What Is Arrhythmia?
The heartbeat is a vital aspect of your overall health. It is responsible for supplying oxygen-rich blood throughout the body. Your heart has its own nerve supply but coordinates with the nervous system to maintain the heart rate. In certain conditions, like during exercise or stress, the rate increases, while in rest and sleep, it falls, keeping pace with your physical requirements.Â Any disorder that affects the normal heart rhythm of 60-100 beats per minute is known as arrhythmia. Read on to learn more about arrhythmias, including the causes, symptoms, and treatment options.
Types of Arrhythmias
The prevalence of arrhythmias ranges between 1.5 and 5% in the general population. Furthermore, there are different types of heart arrhythmias that range in severity from harmless to fatal. The main types of arrhythmia include the following.
Heart fibrillations are serious heart rhythm conditions that can be serious or even fatal if not treated immediately.
Atrial fibrillation is the most common type of heart arrhythmia. It is a condition that leads to an irregular and erratically fast heart rate and typically occurs in older people.
Sometimes, the heartbeat may reach as high as 400 beats per minute. The rapid succession of impulses doesnâ€™t allow the atria to contract completely. Atrial fibrillation is linked to increased chances of stroke.
A heart attack usually triggers ventricular fibrillation. The ventricles start contracting irregularly and in a chaotic manner. Without emergency treatment, ventricular fibrillation can lead to cardiac arrest and death.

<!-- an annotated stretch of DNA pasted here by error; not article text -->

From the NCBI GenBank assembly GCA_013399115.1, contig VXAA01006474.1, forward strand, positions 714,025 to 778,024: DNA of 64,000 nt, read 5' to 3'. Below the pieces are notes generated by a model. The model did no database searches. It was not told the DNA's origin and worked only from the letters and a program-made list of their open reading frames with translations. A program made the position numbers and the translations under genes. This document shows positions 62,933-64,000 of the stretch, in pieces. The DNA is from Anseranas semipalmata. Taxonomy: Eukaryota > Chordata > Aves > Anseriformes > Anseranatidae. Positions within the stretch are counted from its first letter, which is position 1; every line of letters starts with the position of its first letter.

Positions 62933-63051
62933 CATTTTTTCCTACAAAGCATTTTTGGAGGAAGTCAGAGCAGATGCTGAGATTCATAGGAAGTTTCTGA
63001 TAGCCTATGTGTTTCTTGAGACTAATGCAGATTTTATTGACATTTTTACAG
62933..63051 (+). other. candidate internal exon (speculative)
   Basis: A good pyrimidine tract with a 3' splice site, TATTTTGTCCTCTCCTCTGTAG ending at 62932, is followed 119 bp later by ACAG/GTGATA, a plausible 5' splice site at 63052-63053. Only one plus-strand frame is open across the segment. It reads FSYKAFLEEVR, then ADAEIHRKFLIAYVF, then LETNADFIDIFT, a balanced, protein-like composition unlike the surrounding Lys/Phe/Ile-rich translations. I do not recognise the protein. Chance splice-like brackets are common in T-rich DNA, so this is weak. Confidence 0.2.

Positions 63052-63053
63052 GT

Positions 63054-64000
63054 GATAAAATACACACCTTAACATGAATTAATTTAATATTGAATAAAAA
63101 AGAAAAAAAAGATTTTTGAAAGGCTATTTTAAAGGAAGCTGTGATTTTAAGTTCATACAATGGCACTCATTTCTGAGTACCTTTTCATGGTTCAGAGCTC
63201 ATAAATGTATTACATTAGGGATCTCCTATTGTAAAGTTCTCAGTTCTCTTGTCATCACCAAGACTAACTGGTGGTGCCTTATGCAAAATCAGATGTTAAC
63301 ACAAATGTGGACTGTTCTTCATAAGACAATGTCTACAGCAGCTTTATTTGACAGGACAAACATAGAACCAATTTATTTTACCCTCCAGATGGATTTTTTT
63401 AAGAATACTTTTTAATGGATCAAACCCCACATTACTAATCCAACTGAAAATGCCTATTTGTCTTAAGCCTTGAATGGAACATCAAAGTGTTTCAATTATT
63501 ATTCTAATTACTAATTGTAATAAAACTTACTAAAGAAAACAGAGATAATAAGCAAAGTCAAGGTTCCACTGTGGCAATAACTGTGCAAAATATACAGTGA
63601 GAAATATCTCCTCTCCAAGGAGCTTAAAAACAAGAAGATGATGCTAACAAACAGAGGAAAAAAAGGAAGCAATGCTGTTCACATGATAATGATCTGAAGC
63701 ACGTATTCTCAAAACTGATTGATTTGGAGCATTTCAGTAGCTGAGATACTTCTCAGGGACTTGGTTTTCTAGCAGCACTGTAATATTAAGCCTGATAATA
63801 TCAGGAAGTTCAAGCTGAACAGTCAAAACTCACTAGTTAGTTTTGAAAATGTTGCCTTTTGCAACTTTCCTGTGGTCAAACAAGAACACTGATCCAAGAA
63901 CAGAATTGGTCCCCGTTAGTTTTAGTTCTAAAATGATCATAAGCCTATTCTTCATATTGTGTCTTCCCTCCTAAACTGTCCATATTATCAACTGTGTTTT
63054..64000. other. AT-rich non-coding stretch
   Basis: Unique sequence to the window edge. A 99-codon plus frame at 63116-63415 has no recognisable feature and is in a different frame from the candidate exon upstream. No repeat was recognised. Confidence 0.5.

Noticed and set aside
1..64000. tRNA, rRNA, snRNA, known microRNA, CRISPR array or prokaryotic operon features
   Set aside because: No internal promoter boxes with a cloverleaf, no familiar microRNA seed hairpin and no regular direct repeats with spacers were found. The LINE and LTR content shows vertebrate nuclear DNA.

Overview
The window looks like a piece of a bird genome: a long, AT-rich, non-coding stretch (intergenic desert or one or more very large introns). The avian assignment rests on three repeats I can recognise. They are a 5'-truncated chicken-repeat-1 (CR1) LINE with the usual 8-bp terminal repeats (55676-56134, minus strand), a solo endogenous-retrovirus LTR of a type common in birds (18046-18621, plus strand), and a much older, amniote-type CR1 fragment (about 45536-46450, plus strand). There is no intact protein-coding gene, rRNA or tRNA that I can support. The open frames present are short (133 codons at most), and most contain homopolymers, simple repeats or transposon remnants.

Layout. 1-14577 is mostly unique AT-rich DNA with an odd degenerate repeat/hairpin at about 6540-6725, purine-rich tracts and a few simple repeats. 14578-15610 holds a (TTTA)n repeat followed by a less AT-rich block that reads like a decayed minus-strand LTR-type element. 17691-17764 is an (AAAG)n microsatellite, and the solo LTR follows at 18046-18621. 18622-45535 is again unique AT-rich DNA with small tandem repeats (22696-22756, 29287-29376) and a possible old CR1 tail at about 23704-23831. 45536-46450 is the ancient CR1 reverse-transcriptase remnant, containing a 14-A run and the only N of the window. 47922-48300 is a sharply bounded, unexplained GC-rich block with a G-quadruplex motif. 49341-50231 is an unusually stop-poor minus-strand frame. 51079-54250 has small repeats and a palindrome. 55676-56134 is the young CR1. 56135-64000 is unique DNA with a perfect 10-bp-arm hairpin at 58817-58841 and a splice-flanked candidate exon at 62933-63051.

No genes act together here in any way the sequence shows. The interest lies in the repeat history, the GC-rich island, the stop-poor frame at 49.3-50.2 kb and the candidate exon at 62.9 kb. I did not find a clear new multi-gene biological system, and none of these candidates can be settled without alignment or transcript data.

A resting heart rate higher than 100 beats per minute is known as tachycardia. The abnormally fast heart rate can develop in the upper (atria) or the lower chambers of the heart (ventricles).
Supraventricular tachycardia is a fast heartbeat affecting the upper chambers of the heart.
Ventricular tachycardia is a fast heart rate in the lower chamber of your heart.
Bradycardia is a condition that refers to an excessively slow heartbeat, which drops below 60 beats per minute. Bradycardia usually results from heart blocks (blocking of nerve conduction in the heart muscle) and sick sinus syndrome (sinus disorder).
Atrial flutter is a rapid heart rate in the upper heart chambers, as fast as 300 beats per minute. Unlike atrial fibrillations, where the heart beats fast and irregularly, the heart rhythm in atrial flutter can be either regular or irregular.Â
This condition is characterized by abnormal beats occurring between two successive heartbeats. You may feel like skipping a heartbeat, but the issue is often not serious. Caffeine consumption or exercise can trigger premature contractions. The contractions can occur in the atria or the ventricles.
Abnormal functioning of the sino-atrial node (SA node) leads to abnormal heart rhythms. Chronic cardiovascular pathologies or a heart attack can trigger sinus arrhythmias.
Symptoms of Arrhythmia